- Nelson Cruz: He just continues to rake, and was 12-for-25 last week with a homer and eight RBIs. Despite the ruptured tendon in his wrist, the 39-year-old is starting everyday and producing relentlessly. He's even showing excellent vision at the plate, with three walks against four strikeouts last week.
- Jonathan Schoop: His late-season emergence is very intriguing. For much of the summer his undeniably strong production has been inflated by garbage-time feasting. But no one could say such a thing about last week, arguably his best of the year. Schoop went 7-for-17, with his three home runs including a key early bomb against Lucas Giolito and a tone-setting three-run shot the following day. Schoop still probably doesn't find his way into an optimal, healthy Twins lineup right now, but he's a great piece to have on hand.
- C.J. Cron: It sure seems like his thumb is feeling better. The first baseman struggled through a couple months while acknowledging his inflammation, going on the shelf two separate times. But of late he's been finding his stroke. Last week he put on a power-hitting clinic with two homers and three doubles among his seven hits. In five starts, he drove in seven runs.
- Polanco: Another (relative) recent laggard whose bat is once again heating up. The shortstop delivered a nonstop assault at the plate, going 12-for-24 to nudge his batting average back over .300.
- Max Kepler: He missed time while nursing a bruised knee but was outstanding while on the field, going 4-for-12 with a homer and two doubles.
- Mitch Garver: He hit the record-breaking home run on Saturday night, one of two on the day and three on the week for the best power-hitting catcher in franchise history. It still feels very weird and wonderful to write those words.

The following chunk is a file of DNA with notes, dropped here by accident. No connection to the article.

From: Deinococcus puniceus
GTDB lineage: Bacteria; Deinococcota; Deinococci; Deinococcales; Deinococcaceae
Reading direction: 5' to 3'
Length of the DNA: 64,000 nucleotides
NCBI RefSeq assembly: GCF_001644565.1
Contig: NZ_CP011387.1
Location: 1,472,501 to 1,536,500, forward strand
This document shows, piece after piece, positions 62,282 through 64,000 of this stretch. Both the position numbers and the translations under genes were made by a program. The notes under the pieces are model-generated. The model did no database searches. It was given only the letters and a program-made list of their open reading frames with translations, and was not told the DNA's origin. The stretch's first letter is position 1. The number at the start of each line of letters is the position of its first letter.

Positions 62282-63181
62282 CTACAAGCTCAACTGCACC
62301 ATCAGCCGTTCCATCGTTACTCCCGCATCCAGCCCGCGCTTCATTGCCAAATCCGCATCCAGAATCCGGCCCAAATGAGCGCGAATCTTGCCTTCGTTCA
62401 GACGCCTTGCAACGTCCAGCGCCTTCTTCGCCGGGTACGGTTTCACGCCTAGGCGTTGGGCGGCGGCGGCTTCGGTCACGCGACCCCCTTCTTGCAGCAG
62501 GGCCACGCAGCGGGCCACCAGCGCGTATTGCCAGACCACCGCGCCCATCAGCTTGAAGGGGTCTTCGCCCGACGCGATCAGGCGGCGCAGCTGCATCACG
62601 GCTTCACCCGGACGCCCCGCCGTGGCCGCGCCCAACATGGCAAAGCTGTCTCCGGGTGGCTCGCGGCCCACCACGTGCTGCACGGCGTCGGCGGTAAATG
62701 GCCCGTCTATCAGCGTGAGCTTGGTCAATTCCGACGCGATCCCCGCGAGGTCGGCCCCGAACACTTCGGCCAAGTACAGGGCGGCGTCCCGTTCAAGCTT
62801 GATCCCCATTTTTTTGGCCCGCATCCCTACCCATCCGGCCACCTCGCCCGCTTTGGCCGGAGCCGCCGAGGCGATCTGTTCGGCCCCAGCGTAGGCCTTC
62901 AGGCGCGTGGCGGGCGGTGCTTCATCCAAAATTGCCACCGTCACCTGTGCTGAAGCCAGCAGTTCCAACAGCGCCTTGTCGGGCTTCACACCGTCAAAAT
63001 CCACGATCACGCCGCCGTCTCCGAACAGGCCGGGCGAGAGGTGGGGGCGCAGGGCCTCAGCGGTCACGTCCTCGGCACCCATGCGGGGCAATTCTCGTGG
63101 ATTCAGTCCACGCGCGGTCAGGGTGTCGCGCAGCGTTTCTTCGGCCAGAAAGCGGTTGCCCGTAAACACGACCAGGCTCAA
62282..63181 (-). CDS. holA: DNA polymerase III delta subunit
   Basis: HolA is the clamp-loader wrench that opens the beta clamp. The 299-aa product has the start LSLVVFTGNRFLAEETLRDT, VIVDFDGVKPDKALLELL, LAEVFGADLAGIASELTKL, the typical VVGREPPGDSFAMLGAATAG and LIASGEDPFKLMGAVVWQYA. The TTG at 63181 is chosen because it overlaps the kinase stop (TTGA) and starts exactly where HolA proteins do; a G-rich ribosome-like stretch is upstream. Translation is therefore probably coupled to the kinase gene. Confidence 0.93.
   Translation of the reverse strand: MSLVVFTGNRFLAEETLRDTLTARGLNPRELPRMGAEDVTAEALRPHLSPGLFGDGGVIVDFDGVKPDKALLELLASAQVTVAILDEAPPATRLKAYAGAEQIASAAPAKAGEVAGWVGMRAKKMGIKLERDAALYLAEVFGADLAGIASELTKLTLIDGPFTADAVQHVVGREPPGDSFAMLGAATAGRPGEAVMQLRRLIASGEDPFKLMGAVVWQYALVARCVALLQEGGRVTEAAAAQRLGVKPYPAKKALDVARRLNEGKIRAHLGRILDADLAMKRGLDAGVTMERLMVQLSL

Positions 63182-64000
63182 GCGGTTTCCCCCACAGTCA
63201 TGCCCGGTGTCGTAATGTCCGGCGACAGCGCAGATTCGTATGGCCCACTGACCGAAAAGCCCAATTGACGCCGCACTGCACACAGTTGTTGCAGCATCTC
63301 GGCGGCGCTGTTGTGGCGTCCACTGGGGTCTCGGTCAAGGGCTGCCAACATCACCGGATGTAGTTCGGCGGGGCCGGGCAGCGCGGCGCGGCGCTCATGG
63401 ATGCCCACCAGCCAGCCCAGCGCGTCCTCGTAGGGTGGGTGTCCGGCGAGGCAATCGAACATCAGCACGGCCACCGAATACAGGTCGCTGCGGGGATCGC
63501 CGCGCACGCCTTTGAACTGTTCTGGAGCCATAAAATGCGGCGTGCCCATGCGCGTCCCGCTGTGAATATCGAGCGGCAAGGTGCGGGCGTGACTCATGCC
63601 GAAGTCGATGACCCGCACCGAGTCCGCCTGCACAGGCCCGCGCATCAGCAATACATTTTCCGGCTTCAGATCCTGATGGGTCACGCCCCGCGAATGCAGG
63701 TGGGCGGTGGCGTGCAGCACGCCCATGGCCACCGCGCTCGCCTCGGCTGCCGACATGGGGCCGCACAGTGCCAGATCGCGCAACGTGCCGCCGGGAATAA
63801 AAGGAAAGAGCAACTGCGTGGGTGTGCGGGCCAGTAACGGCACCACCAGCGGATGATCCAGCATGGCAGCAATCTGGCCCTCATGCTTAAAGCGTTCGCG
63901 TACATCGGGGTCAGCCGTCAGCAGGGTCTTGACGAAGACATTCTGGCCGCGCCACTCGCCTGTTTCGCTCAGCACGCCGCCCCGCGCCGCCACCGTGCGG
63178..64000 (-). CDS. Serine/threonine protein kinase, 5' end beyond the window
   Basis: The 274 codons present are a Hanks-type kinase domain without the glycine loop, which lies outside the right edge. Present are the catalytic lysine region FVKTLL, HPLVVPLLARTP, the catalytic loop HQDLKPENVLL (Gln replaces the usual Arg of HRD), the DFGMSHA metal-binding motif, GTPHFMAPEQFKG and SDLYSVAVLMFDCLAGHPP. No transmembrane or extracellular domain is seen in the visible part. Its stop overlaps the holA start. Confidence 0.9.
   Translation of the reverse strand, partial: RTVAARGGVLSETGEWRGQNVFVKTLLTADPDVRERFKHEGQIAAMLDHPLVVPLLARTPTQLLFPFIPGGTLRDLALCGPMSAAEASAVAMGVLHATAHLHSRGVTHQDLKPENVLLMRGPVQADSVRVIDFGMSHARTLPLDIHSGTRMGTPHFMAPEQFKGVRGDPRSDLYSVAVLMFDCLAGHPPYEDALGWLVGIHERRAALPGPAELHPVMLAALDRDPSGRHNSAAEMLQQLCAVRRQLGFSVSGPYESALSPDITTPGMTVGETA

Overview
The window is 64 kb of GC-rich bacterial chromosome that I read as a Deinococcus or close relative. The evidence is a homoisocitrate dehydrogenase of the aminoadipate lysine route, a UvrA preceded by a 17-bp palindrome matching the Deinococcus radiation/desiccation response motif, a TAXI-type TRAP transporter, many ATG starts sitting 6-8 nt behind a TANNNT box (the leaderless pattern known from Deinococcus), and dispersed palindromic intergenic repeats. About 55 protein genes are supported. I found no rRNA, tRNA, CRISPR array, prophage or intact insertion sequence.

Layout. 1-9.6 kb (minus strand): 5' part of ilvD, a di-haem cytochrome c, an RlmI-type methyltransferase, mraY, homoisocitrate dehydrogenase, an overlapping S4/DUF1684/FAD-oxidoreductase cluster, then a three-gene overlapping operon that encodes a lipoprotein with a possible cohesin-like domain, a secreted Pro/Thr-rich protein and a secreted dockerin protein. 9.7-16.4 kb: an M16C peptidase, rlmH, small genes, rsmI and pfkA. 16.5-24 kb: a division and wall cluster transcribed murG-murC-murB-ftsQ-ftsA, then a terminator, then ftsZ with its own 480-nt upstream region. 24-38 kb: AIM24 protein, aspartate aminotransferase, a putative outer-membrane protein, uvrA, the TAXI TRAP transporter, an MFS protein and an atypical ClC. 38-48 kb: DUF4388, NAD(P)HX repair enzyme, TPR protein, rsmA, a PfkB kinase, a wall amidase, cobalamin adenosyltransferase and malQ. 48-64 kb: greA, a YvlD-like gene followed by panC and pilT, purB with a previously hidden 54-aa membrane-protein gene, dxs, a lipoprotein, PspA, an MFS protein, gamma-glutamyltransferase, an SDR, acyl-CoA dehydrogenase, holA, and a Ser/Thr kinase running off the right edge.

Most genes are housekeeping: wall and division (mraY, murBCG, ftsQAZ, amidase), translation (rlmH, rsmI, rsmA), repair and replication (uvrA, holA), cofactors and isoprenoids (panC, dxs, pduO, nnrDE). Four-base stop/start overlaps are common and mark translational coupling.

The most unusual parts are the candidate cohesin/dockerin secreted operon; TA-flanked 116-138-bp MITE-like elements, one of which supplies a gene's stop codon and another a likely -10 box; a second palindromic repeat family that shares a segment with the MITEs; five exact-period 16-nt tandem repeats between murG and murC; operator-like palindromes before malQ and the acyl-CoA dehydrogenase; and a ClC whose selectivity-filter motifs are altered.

- Jake Cave: He saw his batting average – which flirted with .500 in the first three weeks of August – come down to earth a bit as he finished 5-for-23 on the week. But Cave mixed in two homers and a double, as well as a big early two-run single on Sunday.
While the offense kept surging, the bullpen continued to assert itself as a strength for the Twins. On the week, relievers combined for 22 1/3 innings, allowing just four earned runs (1.61 ERA) with a 26-to-1 (!) K/BB ratio. Just outstanding work.
Particular standouts included Trevor May, who struck out eight over three scoreless innings, and Tyler Duffey, who turned in two shutout frames with four strikeouts. These two have quietly turned into overpowering late-inning threats. In August, May allowed just one run in 12 appearances while registering an 18% swinging strike rate. Duffey didn't allow a single run in his 13 appearances while holding opponents to a .167 average.
On top of the strong performances, the Twins were able to once again reserve Taylor Rogers, who pitched just once all week, just as he did the week prior. Getting their bullpen ace ample rest at this point of the season is a victory in itself.
As fantastically as the Twins have been playing, it becomes slightly harder to enjoy when Jose Berrios – perhaps the team's single most important player as far as postseason advancement is concerned – continues to bottom out. His latest turn counted as an improvement, as he allowed three runs over six innings to qualify for the lowest threshold of a "quality start," but the right-hander was still a far cry from ace form.